Formats: Xbox 360
Once upon a time, there was a little genre called Space Simulations. Games like Elite, Freelancer, X and I-War crowded store shelves and allowed us to explore masterfully-crafted universes at our own pace; trading and battling our way to bigger ships and a brighter tomorrow. These days, however, the once-great genre has all but disappeared; forcing its dwindling fanbase to replay past glories or invest in the outrageously complex EVE Online. Console owners have had the rawest deal, with publishers simply unwilling to take the risk on a dying genre.
But finally, we can return to the wild black yonder courtesy of Kalypso's remastered Xbox 360 port of DarkStar One. Stepping into the airtight boots of Kayron Jarvis, you'll take ownership of the titular DarkStar One Fighter and embark on an epic journey of revenge, betrayal and exploration.
DarkStar One offers you the same sandbox gameplay formula as its illustrious forebears: make money, explore the galaxy, pimp out your whip and (if you can be bothered) advance the storyline. As with most space sims, you'll primarily earn money by accepting randomly-generated subquests, killing pirates, accepting bounties, escorting cargo vessels and trading on the stock market. Intuitive menus and at-a-glance icons take the traditional hassle out of working out exchange rates, stock market prices and target selection; allowing you to cut through the red tape and get right down to business.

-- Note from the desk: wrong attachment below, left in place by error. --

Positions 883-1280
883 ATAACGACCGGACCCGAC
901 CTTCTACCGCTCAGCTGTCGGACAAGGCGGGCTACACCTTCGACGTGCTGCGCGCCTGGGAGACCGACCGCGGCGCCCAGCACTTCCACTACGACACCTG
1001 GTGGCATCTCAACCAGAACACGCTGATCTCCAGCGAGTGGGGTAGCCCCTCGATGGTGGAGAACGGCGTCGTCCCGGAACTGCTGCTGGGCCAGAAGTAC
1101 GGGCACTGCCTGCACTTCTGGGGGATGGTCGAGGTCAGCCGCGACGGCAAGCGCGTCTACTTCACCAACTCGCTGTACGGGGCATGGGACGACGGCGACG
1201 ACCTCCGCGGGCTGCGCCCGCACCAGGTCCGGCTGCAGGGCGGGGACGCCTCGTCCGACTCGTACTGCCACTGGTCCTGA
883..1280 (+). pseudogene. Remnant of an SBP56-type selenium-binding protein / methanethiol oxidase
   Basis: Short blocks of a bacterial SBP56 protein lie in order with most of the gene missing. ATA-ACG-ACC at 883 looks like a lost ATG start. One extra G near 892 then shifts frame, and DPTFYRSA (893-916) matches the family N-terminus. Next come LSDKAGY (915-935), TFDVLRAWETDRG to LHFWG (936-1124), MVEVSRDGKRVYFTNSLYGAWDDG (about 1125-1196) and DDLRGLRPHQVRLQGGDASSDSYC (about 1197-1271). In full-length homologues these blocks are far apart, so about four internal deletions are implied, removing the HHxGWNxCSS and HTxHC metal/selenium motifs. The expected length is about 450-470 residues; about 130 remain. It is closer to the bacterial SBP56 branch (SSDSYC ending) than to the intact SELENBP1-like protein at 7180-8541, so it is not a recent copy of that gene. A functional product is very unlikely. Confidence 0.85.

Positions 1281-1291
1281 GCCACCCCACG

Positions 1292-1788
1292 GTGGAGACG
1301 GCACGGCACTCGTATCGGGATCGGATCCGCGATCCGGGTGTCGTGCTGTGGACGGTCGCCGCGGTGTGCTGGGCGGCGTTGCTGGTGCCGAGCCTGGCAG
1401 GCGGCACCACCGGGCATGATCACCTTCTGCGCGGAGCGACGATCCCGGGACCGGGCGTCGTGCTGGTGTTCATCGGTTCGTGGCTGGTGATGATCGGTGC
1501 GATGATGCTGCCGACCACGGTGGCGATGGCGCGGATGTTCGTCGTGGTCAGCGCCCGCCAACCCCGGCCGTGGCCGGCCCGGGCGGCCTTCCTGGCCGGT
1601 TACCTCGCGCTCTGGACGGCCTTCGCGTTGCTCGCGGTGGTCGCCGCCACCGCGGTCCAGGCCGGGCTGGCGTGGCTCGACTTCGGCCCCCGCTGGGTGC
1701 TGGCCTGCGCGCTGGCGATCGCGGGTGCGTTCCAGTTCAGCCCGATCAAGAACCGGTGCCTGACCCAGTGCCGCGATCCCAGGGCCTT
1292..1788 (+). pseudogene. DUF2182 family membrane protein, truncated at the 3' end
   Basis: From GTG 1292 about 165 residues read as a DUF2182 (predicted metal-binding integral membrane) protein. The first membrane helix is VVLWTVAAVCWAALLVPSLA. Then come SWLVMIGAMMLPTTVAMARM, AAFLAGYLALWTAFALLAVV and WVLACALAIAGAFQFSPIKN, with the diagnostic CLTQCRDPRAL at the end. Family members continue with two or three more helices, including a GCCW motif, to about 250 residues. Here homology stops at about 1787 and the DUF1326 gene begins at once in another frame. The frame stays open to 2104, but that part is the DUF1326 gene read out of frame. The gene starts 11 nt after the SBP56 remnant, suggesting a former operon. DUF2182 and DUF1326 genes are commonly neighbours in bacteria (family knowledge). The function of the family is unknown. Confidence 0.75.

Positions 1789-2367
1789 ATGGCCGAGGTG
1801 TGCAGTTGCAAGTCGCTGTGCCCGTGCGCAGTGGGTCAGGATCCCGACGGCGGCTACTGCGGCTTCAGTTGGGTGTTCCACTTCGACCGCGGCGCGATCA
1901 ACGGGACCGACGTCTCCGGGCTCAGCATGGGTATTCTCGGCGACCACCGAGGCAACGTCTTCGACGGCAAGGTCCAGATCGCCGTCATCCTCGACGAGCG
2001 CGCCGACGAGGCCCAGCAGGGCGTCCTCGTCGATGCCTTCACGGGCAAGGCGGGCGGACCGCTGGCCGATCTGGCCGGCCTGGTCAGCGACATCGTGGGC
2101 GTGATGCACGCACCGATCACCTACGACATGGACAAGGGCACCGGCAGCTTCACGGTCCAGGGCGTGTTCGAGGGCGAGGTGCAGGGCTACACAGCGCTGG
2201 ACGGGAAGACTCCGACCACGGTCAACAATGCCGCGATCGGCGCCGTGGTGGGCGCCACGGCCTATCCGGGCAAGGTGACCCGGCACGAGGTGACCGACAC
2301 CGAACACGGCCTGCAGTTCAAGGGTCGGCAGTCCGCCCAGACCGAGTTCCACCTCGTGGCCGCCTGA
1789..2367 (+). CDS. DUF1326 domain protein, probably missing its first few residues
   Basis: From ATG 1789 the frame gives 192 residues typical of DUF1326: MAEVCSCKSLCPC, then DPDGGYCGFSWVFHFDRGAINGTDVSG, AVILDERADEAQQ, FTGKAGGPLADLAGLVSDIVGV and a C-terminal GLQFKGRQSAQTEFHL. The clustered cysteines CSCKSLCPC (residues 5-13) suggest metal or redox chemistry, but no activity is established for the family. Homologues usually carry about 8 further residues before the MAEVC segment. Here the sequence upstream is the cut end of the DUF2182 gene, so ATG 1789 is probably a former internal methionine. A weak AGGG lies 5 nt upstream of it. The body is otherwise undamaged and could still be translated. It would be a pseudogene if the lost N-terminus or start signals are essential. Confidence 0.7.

Compared to the X series, EVE and the original Elite, DarkStar One is exceptionally accessible and user-friendly. Just select a mission, choose your destination and you'll be stuck into the action in no time. A handy time-dilation feature removes the tedium from travelling long distances. Most of the missions eventually descend into manic dogfights, but since it's aimed at the console crowd, this can only be a good thing. As with any Space Sim or RPG, however, these missions soon become extremely repetitive and grindy... but that's the nature of the beast. If you enjoy RPGs and sandbox games, you'll probably relish what Darkstar One has to offer.
In terms of presentation, DarkStar One is a mixed bag. The textures and skybox (or spacebox, I suppose) have been sumptuously revamped and look absolutely beautiful, but pitched battles occasionally trigger some sputtering and markedly reduced framerate. Most shockingly, however, the abysmal voice acting hasn't been completely overhauled. Every character's voice work teeters between being unintentionally hilarious or teeth-grindingly horrible- and they just don't shut up. Enemies and copilots alike will fling cheesy, badly-inflected epithets at anyone who'll listen. You know the Alien tagline "In space, no one can hear you scream?" God, I wish that were true.